# is every path-connected covering of the Moebius strip a Galois cover?

Let $$p : E → M$$ be a covering of $$M$$ the Moebius Sttrip such that $$E$$ is path connected.

Is this a Galois covering?

My intuition is there must be some non locally path connected coverings that are not Galois. I know little about coverings of Moebius band. I know that its universal covering is $$\Bbb R\times [0,1]$$.

• Since $M$ deformation retracts onto $S^1$ and a space's theory of covering spaces is determined by its fundamental group, I think you can equivalently ask the same for $S^1$ to simplify things. – William Feb 22 at 18:23
• Locally, a covering will look like the Moebius strip, hence it can't be nonlocally path connected. Now by William's comment, the fundamental group is abelian, so path connected coverings are all Galois – Max Feb 22 at 18:53

Hint: The inclusion $$S^1 \to M$$ as the zero section induces a bijection

$$Cov(M)/\cong \to Cov(S^1)/\cong$$

where $$Cov(X)/\cong$$ is the set of isomorphism classes of covering spaces. Moreover a covering space of $$M$$ is connected (respectively regular) iff its restriction to $$S^1$$ is connected (resp. regular).

Solution to problem over $$S^1$$:

The connected covering spaces of $$S^1$$ are isomorphic to quotients of $$\mathbb{R}$$ by subgroups of $$\mathbb{Z}$$. The $$n$$-fold cover $$\mathbb{R}/n\mathbb{Z} \to S^1$$ has automorphism group $$\mathbb{Z}/n\mathbb{Z}$$ which acts transitively in each fibre.

I think you can run a similar argument on the universal cover $$\mathbb{R}\times [0,1]$$ of $$M$$. The covering is the quotient map of the relation $$(x, t) \sim (x + n, f^{(n)}(t))\text{ for }n\in\mathbb{Z}$$ where $$f$$ is the "flip" homeomorphism of the interval. The deck transformations are again $$\mathbb{Z}$$, which acts by $$n\cdot(x, t) = (x + n, f^{(n)}(t))$$.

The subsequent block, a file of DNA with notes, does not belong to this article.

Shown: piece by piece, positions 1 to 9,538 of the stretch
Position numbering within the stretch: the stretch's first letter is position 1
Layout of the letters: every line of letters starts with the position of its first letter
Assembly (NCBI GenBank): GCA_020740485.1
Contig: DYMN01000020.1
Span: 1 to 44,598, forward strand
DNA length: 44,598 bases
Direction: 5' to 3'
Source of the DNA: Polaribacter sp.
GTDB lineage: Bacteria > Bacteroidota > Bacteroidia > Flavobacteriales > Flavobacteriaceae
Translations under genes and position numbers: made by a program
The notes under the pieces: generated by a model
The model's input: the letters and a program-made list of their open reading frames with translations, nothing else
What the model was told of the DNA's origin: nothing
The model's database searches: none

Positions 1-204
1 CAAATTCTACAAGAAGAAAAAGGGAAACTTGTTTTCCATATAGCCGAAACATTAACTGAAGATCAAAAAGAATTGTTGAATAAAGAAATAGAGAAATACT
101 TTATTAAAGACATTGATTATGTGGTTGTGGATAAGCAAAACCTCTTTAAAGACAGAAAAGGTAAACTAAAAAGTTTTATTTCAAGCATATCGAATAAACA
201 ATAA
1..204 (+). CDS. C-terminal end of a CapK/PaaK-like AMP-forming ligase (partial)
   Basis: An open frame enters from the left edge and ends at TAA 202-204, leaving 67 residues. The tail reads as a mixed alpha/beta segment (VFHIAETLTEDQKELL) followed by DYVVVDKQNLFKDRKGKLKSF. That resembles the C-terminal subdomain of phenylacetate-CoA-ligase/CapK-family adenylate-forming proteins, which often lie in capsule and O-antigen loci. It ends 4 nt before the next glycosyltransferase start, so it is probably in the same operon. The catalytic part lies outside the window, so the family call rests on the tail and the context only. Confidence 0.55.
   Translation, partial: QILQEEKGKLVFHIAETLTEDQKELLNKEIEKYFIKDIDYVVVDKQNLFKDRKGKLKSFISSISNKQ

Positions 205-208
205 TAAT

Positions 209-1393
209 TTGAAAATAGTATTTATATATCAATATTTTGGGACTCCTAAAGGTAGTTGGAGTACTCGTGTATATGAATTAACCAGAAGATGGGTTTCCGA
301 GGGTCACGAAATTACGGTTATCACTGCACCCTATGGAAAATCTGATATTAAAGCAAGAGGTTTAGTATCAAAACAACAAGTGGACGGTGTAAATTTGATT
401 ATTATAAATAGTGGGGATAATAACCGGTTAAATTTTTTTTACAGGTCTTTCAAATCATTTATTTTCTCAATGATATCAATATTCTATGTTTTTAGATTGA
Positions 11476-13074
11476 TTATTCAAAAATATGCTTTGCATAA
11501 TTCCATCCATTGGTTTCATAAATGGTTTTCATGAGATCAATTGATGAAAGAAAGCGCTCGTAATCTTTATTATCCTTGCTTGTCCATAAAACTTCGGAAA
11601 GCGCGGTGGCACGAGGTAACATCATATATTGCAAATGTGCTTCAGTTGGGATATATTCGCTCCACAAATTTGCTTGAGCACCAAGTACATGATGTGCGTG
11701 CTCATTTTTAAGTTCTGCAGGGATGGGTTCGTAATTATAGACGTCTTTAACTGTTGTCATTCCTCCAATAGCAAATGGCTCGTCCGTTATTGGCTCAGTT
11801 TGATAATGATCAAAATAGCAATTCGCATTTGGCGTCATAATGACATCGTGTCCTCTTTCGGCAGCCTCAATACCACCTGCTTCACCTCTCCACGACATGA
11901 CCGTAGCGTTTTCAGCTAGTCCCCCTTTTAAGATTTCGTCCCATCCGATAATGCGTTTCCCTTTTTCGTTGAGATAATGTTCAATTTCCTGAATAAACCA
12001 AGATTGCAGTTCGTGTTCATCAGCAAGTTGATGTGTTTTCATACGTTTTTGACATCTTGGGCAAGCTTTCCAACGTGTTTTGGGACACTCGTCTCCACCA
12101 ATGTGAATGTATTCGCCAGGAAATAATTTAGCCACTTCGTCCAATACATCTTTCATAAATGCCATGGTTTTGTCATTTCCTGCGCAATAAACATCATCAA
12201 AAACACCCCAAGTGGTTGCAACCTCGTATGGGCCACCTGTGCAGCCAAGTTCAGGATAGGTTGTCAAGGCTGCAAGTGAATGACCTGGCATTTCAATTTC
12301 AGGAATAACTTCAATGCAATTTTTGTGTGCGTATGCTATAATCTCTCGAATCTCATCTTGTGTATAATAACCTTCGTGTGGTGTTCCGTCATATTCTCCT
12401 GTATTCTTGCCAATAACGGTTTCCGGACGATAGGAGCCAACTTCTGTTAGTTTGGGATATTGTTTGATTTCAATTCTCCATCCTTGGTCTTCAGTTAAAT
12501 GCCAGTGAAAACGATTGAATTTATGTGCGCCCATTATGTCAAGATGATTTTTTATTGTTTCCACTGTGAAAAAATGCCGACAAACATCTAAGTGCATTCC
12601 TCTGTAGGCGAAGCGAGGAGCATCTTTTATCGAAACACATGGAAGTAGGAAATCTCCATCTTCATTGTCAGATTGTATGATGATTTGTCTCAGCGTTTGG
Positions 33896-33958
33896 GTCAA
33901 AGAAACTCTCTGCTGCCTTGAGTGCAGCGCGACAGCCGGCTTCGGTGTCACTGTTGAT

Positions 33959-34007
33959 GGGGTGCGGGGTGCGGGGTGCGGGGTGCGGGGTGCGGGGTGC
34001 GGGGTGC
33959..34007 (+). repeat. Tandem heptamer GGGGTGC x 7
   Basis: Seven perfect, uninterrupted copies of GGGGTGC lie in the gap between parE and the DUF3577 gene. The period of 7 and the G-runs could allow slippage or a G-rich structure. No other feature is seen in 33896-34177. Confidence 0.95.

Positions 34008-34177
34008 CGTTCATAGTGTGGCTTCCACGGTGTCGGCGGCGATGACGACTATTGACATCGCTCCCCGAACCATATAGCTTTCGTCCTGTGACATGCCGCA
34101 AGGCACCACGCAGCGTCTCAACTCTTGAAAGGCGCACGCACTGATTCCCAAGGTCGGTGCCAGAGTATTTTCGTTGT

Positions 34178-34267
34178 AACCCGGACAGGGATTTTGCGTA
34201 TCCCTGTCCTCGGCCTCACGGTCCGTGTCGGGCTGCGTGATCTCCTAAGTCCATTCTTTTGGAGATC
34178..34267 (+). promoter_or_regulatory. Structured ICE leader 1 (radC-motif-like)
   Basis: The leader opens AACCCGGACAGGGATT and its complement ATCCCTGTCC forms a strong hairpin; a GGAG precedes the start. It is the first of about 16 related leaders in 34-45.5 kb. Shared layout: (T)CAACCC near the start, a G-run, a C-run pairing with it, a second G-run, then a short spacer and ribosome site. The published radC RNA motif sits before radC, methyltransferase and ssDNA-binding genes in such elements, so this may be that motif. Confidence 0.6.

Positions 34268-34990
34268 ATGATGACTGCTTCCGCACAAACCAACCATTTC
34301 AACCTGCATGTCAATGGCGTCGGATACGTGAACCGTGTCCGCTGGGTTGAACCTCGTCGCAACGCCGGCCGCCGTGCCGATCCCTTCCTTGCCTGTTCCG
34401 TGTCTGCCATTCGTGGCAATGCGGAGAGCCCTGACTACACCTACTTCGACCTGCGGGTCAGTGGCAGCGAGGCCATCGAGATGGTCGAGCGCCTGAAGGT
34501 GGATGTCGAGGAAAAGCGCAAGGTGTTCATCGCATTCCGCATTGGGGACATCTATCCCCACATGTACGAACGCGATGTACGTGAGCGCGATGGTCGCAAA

Update: as per Max's comment to the original question, this also follows from the general theory: if $$X$$'s fundamental group is abelian then all its connected covers are regular.

The idea is that all the connected covers are quotients of the universal cover $$p\colon\tilde{X}\to X$$ by subgroups of $$G=\pi_1(X)$$. If $$H$$ is a subgroup of $$G$$ then the fibres of $$\tilde{X}/H \to X$$ will have an action of $$G$$ that looks like its action on the quotient set $$G/H$$; if moreover $$H$$ is normal then this action descends to the group $$G/H$$ and the fibres are "$$G/H$$-torsors" (i.e. have a free, transitive action of $$G/H$$) and in fact $$G/H$$ is isomorphic to the group of deck transformations, hence the covering is regular. Therefore if all subgroups are normal then all connected covers will be regular.

• Thank you @William. I am trying to understand why connected covers are quotients of the universal cover by subgroups of $G=π_1(X)$. Is it because of the bijection between coverings isomorphism classes and $π_1(X)$ subgroups conjugacy classes? the theory behind is not clear in my head. – PerelMan Feb 23 at 0:12
• Yes it is because of this bijection. Given a subgroup $H$ we get a connected covering $\tilde{X}/H$, and if we had chosen a conjugate subgroup $H'$ the resulting covering spaces would be isomorphic. Conversely, given a connected covering space $p\colon P\to X$ it is isomorphic to the quotient $\tilde{X}/p_*(\pi_1 P)$. For a reference on the relation between normality of $H$ and regularity of $\tilde{X}/H$, check out Proposition 1.39 in the Fundamental Group chapter of Hatcher (page 71). – William Feb 23 at 2:40
• Actually both of the sections "Classification of Covering Spaces" and "Deck Transformations and Group Actions" in Hatcher (starting page 63) are very relevant to this discussion. – William Feb 23 at 3:17